Youngevity International denied motion for summary judgment in breach of contract case

By Shanice Harris | Apr 16, 2019

SAN DIEGO – A federal judge has denied consumer products company Youngevity International's motion for summary judgment in a breach of contract case against two individuals who sold their companies to it.

On March 26, Judge Barry Ted Moskowitz of the U.S. District Court of Southern District of California also partially granted the defendants' motions for summary judgment. William Andreoli's motion for summary judgment was denied while Dave Pitcock's motion was granted.

Plaintiff Youngevity and defendants Andreoli and Pitcock filed for summary judgment on Youngevity’s fourth case of action for breach of contract. Andreoli, who sold his company, FDI, to Youngevity in 2011, argued that there was never a breach of the contract he entered into with the plaintiff.

The ruling states Youngevity referenced several instances with Andreoli in which showed he “failed to devote his full working time, attention, and energy to Youngevity, engaged in other business activity for pecuniary advantage without Youngevity’s consent, and failed to disclose new ideas or improvements that he developed to Youngevity."

Andreoli argued that since he did not sign a noncompetition agreement, he was not bound to it. The ruling states he did sign an equity purchase agreement with the plaintiff.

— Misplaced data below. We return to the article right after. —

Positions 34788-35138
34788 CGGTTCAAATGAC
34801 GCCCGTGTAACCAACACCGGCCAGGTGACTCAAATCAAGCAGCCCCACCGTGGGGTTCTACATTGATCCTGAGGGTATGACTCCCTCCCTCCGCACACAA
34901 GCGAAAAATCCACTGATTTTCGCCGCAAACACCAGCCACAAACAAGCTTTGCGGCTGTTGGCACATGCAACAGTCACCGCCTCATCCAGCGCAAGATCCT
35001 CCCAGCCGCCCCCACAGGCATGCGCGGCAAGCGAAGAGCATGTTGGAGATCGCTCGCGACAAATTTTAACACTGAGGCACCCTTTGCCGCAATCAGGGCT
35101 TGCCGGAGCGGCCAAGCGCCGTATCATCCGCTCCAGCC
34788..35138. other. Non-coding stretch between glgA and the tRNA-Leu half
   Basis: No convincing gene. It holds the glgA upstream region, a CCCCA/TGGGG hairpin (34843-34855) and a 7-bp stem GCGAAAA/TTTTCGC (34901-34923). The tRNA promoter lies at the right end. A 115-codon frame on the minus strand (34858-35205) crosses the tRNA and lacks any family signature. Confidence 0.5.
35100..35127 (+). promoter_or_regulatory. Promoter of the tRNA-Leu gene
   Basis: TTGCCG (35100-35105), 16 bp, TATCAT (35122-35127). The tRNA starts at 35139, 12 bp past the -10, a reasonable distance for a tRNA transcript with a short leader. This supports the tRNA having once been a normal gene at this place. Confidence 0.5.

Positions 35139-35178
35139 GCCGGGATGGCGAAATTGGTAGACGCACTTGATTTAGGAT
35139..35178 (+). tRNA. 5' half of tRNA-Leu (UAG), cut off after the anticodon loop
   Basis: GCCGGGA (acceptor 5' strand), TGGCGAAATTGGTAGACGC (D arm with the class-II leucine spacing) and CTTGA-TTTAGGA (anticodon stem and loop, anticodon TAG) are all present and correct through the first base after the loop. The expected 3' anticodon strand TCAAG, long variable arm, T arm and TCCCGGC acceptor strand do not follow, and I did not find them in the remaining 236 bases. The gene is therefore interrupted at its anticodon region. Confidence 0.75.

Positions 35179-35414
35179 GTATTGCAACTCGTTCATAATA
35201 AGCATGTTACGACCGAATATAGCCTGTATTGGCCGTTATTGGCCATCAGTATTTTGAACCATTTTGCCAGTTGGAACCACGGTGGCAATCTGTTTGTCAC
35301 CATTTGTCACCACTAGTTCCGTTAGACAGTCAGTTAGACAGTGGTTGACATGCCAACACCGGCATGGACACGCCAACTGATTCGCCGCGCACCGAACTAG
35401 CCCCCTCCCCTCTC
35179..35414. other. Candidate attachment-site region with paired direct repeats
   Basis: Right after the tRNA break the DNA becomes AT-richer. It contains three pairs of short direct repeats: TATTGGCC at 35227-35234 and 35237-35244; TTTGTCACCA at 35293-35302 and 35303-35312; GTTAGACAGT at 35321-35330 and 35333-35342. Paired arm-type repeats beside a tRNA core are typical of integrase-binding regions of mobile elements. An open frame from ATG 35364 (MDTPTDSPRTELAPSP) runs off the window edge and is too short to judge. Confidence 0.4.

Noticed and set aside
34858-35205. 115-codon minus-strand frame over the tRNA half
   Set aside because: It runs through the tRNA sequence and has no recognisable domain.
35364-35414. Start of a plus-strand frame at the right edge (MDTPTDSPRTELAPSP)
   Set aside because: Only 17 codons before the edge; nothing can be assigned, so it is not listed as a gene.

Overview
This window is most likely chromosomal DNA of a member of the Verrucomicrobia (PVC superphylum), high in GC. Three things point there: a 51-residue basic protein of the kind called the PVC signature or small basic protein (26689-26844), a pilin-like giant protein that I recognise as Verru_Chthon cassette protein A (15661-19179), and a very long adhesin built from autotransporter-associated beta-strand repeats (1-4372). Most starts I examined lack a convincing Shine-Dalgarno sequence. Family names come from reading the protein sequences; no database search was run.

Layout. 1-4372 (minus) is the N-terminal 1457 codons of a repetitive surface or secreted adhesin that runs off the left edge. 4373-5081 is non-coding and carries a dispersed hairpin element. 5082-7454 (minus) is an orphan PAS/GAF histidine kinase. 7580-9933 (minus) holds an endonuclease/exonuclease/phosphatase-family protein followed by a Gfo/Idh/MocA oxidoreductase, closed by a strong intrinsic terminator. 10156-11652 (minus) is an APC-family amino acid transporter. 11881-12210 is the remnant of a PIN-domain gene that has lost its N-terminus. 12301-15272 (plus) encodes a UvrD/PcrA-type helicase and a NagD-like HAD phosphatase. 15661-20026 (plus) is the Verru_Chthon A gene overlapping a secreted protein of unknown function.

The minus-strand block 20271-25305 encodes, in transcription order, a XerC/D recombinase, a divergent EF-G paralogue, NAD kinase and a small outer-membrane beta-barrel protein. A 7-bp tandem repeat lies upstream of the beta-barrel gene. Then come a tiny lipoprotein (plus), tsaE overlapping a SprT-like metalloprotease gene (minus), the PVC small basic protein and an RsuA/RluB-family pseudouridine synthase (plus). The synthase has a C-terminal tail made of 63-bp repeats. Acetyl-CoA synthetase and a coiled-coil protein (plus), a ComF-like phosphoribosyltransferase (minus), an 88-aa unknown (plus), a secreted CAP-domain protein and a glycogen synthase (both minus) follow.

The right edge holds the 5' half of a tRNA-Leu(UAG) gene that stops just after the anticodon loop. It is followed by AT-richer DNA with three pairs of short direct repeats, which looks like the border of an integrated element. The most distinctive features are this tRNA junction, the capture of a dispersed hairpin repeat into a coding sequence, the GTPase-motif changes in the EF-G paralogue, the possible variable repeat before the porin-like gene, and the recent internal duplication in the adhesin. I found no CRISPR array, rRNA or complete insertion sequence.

The court disagreed regarding the noncompetition agreement and ruled that “the equity purchase agreement and the non-competition agreement should be ‘taken together’ because the equity purchase agreement makes the non-competition agreement a condition precedent of closing,” according to the ruling.

"At this stage, the court cannot say as a matter of law that a reasonable jury would not find that Youngevity suffered damages as a result of Mr. Andreoli's alleged breach," Moskowitz wrote, denying Andreoli's motion for summary judgment.

Pitcock filed his motion for summary judgment arguing that the contract that Youngevity and his company, Livinity Inc., cannot be enforced against him. Even if it could, he claims he never breached anything, according to the court ruling. 

"Youngevity, however, asserts a breach of contract claim against Mr. Pitcock under a theory of alter ego liability," the ruling states. "...However, Youngevity raises several issues of material fact as to whether Mr. Pitcock is the alter ego of Livinity. Plaintiff submits evidence in support of the following: Mr. Pitcock (1) intermingled Livinity funds with his own and treated Livinity assets as his own; represented to Youngevity that he was personally bound by the consulting agreement; failed to maintain Livinity corporate minutes or records; and used his home address as the company’s official address. Thus, there is a genuine dispute as to whether Mr. Pitcock is the alter ego of Livinity."

Pitcock argued that the plaintiff had not submitted evidence to support allegations that he breached the contract, and the court agreed.

"Even when construing the facts in the light most favorable to plaintiff, the court finds as a matter of law that defendant Pitcock would prevail on Youngevity’s breach of contract claim. Therefore, the court grants defendant Pitcock’s motion for summary judgment as to plaintiff’s fourth cause of action," the ruling states.

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